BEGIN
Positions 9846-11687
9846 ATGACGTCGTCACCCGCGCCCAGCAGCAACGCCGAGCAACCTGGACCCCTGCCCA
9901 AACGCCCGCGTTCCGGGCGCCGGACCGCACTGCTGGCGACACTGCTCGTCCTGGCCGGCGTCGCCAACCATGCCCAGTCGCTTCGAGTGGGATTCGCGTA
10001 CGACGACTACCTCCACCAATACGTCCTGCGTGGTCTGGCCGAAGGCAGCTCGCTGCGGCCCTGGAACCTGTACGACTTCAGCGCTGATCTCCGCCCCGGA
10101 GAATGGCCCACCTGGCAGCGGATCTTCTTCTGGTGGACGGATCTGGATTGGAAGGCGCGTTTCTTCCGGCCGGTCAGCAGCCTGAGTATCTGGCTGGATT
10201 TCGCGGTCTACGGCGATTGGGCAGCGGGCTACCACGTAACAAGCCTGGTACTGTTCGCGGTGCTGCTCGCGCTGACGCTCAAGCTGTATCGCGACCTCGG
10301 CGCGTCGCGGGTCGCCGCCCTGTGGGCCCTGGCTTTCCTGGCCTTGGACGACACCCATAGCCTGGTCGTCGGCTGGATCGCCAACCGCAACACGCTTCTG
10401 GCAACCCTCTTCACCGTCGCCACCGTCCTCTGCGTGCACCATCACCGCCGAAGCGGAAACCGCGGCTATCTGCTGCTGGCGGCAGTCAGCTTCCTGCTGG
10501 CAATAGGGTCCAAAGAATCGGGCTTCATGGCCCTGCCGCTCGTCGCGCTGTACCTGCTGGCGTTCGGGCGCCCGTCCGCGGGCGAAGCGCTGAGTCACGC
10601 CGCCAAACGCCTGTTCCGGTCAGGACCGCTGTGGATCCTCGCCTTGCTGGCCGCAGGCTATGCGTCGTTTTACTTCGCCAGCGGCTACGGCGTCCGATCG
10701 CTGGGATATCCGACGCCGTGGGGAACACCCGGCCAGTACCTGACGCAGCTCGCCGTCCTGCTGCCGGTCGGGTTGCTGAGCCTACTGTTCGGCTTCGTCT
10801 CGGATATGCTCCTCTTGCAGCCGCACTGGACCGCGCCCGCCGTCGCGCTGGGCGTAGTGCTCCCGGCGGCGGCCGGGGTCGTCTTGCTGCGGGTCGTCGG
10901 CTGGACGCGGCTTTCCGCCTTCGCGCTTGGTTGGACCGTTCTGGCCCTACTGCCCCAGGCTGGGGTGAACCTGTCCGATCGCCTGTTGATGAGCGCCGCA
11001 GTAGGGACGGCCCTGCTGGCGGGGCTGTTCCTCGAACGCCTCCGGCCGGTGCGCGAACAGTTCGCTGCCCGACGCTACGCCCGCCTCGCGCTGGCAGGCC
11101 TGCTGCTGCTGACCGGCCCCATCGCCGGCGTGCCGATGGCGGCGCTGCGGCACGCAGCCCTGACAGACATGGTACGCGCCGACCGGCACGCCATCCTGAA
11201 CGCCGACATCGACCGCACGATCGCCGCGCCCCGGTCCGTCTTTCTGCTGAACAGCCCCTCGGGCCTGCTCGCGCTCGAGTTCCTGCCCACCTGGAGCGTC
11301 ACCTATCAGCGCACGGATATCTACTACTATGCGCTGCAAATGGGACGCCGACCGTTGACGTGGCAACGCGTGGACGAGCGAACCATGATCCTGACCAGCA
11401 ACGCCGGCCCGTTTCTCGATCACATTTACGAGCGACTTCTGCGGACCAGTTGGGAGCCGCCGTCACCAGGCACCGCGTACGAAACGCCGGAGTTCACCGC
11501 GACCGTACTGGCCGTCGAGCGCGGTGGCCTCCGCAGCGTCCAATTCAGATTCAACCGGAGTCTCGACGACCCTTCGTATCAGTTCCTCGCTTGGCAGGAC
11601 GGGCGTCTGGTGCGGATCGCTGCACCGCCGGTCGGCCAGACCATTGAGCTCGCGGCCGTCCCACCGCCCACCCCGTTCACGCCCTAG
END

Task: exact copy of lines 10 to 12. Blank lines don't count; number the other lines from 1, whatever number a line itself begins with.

10601 CGCCAAACGCCTGTTCCGGTCAGGACCGCTGTGGATCCTCGCCTTGCTGGCCGCAGGCTATGCGTCGTTTTACTTCGCCAGCGGCTACGGCGTCCGATCG
10701 CTGGGATATCCGACGCCGTGGGGAACACCCGGCCAGTACCTGACGCAGCTCGCCGTCCTGCTGCCGGTCGGGTTGCTGAGCCTACTGTTCGGCTTCGTCT
10801 CGGATATGCTCCTCTTGCAGCCGCACTGGACCGCGCCCGCCGTCGCGCTGGGCGTAGTGCTCCCGGCGGCGGCCGGGGTCGTCTTGCTGCGGGTCGTCGG